Python Namespace Packages05 Jan 2017
Suppose you have a great Python library called
mylib (I really hope you pick
better package names than I do), but you have some additional feature that you
don’t want to maintain in the same repository, but should be accessible through
mylib. Namespace packages provide a great mechanism for doing this, which I
will explain in this blog post.
mylib example, there is a core package with the main code:
mylib ├── mylib │ ├── __init__.py <-- top level __init__.py │ ├── code.py │ └── core │ ├── __init__.py │ └── code.py └── setup.py
and also a second package which provides a
mylib-plugin ├── mylib │ ├── __init__.py <-- top level __init__.py │ └── plugin │ ├── __init__.py │ └── code.py └── setup.py
Note, however, that neither of these packages is the ‘master’ one - they can be used together or completely in isolation.
If both of these packages were installed to a system and they did not use the namespace package mechanism, at module import time only the one found first would be imported, and the subpackages from the other one would be inaccessible. So, in this example, if the main package was found first, the plugin would be inaccessible, and vice versa.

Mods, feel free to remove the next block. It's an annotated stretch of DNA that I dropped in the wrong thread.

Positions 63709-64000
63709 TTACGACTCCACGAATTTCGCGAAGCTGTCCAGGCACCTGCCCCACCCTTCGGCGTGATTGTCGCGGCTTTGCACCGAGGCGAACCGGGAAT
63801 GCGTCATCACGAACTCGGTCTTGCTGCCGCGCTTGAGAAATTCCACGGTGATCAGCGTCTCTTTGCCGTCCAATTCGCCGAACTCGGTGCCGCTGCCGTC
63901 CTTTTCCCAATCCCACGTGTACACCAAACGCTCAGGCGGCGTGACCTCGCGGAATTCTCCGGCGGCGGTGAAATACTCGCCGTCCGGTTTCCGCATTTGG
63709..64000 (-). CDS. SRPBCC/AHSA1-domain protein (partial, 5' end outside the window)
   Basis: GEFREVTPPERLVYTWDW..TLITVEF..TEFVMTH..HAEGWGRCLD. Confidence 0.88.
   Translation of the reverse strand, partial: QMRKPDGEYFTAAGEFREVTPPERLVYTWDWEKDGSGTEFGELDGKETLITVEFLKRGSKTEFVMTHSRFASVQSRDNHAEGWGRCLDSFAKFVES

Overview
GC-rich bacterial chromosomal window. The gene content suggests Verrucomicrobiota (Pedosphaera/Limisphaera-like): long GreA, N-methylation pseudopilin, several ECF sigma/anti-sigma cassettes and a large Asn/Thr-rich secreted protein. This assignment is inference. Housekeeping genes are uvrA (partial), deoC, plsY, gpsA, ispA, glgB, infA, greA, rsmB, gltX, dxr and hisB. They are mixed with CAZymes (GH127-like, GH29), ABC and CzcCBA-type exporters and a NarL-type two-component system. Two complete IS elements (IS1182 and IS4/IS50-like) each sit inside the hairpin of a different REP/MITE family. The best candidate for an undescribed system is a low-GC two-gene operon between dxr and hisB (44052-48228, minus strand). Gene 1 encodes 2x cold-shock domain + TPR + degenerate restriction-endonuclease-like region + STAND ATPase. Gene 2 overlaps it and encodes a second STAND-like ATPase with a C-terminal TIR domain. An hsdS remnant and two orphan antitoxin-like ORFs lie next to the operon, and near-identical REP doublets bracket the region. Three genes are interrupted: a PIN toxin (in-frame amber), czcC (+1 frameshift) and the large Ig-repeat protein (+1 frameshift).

Namespace packages overcome this by providing a hint to the import mechanism
that it should keep searching for other packages of the same name before
attempting to load any subpackages. This is done by making the top level
__init__.py files consist of exactly the single line:
You’ll also need to indicate to
setuptools in your
mylib is a namespace package. This is done with the
namespace_packages keyword argument:
and similarly, in the plugin package:
Because the top level package needs to indicate that it’s not a real package to
the import mechanism, it can’t have code in its top level
most applications, however, this is not a big problem.